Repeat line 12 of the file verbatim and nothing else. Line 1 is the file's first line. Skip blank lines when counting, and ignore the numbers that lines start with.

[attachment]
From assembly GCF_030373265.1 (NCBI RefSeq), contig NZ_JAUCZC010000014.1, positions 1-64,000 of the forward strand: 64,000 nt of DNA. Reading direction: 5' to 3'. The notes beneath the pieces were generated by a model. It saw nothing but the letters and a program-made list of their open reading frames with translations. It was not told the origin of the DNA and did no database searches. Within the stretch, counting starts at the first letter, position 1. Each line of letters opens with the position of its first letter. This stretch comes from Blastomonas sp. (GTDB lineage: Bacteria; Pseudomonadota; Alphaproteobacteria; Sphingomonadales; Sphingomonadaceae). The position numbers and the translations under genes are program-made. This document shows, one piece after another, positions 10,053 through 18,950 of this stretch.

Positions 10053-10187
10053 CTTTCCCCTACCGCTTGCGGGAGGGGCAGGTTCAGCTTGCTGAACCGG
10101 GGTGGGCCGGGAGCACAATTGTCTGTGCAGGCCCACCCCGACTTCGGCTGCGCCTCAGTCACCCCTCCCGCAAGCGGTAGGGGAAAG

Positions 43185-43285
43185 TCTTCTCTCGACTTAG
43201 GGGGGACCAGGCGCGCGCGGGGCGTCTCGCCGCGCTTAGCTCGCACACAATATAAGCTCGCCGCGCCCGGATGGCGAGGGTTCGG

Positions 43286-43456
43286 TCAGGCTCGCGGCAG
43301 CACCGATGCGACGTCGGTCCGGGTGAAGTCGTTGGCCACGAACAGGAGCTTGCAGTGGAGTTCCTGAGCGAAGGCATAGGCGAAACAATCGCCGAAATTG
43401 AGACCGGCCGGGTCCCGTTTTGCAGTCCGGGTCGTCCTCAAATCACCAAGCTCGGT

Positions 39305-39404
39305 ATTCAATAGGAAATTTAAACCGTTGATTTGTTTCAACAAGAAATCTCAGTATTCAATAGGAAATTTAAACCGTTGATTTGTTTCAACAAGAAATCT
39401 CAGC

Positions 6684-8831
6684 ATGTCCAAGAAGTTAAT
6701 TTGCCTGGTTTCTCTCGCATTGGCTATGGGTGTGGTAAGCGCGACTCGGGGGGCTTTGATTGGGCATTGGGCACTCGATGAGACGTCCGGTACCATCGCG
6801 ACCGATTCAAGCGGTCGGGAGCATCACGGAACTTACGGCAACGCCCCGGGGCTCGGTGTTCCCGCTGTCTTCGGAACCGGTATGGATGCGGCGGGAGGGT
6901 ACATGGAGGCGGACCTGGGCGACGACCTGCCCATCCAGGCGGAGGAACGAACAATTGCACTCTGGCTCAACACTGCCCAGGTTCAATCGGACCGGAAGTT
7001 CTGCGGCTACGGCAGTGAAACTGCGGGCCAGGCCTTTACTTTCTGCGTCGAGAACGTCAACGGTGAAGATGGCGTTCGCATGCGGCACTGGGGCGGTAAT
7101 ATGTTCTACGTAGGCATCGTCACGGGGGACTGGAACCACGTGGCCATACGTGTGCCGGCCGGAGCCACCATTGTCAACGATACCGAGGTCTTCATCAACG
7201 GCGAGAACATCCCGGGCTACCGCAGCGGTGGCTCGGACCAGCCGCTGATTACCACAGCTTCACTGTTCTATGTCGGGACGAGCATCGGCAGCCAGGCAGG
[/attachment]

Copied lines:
Positions 39305-39404